She advocated for the mine and plant to be kept open and was present the day the Navajo Nation Council voted on the purchase of the plant, which would also have kept the mine running. She said seeing the delegates vote against buying the plant felt like they didn't care about the workers.
"We didn't mean anything to them," she said. "The Navajo Nation Council delegates didn't care about the rest of us who are still here."
Antone lives in the Whitegrass area with several family members who also work for the mine. Russell is her nephew. She took the same route to work every day for the nearly 21 years she worked at the mine. She was a contractor for 16 years before officially being hired by Peabody.
Her job at the mine allowed Antone to give her three children a comfortable life and support them as they went to college. It's why she started working there in the first place.
"I was very comfortable, and I enjoyed the fact that we do have a place to live, and my children were comfortable," Antone said.
Working at the mine, Antone set goals to earn a pension and keep her health benefits, just like her late father, who was a miner. When he retired after 25 years, Antone said, he got a full pension and health benefits.
"We want to live comfortably; we want the dream like everybody else," she said.
She won't reach her goals. Antone needed to be employed five years to earn a pension. On Aug. 26, she was laid off, about 1,000 hours shy of earning it.
"I wasn't able to earn my pension," she said. "Just a few more years and we could've had it."
In addition to her pension, she's losing her health benefits. Antone said she's already lost her dental and vision insurance, and in about 11 months she'll be without medical insurance.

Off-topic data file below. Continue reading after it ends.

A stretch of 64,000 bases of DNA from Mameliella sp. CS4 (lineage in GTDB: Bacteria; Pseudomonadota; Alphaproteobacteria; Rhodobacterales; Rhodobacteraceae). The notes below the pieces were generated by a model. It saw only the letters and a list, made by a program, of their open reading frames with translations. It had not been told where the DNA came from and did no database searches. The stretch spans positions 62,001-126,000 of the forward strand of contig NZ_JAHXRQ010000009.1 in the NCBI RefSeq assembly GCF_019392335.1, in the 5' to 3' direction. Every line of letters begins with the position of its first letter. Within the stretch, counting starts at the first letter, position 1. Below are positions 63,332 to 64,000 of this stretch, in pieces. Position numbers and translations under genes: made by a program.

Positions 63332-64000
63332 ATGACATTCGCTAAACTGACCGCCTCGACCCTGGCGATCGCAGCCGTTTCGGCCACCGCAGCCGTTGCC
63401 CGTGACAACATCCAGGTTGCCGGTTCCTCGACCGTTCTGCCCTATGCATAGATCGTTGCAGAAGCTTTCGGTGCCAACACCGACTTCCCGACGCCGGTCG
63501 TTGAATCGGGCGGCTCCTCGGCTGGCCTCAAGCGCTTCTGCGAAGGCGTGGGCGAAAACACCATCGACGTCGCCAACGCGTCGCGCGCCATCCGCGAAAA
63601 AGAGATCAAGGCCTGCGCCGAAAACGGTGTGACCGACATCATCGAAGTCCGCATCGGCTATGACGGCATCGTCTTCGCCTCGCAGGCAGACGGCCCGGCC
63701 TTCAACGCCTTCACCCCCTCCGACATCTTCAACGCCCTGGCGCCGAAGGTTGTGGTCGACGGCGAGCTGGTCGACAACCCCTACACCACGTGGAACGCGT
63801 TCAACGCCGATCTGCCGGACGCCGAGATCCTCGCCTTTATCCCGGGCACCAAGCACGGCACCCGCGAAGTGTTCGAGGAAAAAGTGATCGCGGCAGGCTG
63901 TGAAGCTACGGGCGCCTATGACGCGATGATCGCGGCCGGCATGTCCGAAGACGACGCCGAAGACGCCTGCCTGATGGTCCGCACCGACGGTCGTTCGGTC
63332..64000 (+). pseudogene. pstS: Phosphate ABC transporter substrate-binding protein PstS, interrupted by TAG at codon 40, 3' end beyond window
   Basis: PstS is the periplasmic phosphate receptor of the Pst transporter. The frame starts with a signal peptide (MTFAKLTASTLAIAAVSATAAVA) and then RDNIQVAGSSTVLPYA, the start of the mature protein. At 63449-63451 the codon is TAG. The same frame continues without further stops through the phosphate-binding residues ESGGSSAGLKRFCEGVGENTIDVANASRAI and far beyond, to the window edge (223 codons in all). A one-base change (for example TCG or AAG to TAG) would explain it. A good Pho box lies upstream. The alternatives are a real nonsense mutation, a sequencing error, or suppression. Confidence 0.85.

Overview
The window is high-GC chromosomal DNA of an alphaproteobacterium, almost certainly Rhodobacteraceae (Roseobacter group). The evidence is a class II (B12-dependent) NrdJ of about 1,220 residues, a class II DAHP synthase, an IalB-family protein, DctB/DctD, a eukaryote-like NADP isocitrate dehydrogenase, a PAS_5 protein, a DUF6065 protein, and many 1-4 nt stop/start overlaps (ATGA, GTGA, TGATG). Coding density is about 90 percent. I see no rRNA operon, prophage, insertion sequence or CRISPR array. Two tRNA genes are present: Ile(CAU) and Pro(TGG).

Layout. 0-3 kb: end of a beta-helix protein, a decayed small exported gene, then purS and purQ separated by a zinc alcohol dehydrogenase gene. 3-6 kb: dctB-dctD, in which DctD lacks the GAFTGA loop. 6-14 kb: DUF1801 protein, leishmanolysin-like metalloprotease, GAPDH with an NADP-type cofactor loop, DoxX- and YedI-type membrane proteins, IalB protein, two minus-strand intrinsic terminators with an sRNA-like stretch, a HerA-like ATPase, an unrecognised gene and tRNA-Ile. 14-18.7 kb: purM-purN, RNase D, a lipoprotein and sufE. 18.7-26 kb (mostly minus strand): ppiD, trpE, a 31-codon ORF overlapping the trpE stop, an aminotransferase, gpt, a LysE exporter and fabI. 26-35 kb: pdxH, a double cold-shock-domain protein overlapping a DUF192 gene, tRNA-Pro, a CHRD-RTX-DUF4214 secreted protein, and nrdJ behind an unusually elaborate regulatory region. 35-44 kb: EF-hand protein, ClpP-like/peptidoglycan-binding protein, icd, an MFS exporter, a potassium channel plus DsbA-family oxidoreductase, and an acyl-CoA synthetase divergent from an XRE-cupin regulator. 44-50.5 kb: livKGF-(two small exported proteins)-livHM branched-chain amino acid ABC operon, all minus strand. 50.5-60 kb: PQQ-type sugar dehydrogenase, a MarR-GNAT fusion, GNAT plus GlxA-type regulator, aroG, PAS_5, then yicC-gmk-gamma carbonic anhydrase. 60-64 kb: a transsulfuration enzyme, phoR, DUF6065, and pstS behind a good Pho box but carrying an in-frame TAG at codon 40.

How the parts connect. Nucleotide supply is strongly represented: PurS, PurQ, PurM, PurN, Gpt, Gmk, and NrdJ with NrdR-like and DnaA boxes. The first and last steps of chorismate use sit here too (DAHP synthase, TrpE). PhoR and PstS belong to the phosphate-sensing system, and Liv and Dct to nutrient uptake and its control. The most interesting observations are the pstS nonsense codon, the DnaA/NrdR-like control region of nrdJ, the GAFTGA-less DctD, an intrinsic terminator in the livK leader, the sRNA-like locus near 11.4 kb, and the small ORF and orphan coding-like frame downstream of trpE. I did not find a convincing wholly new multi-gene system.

Antone has looked for work since she was laid off, but has had no luck. She has searched in the area near Kayenta, choosing not to look into work at other mines, which might be farther away.
"Right now I'm trying to look for work to where I can stay home, but I haven't found anything yet," she said. "I think I would have to leave."
Two of Antone's children live in Flagstaff and another in Colorado Springs. She doesn't plan on living with them because she wants to stay at home with her husband, Jacob, in Whitegrass. She's waiting to see how things work out.
"This is home," she said. "I never thought we would have to leave. I don't have a home anywhere else."
WHAT YOU NEED TO KNOW: Impacts of the closure of the Navajo coal plant and mine
'I'm always packed'
Jerry Williams wakes up at 3:45 a.m. to get ready for work Monday through Thursday. He climbs into his truck and takes the hour-long drive from his son's apartment in Ahwatukee to his job at SRP's Mesquite Generating Station west of Buckeye.
For about a year, Williams has worked in the Phoenix area as a planner and scheduler. He accepted SRP's relocation offer after 38 years at the Navajo Generating Station.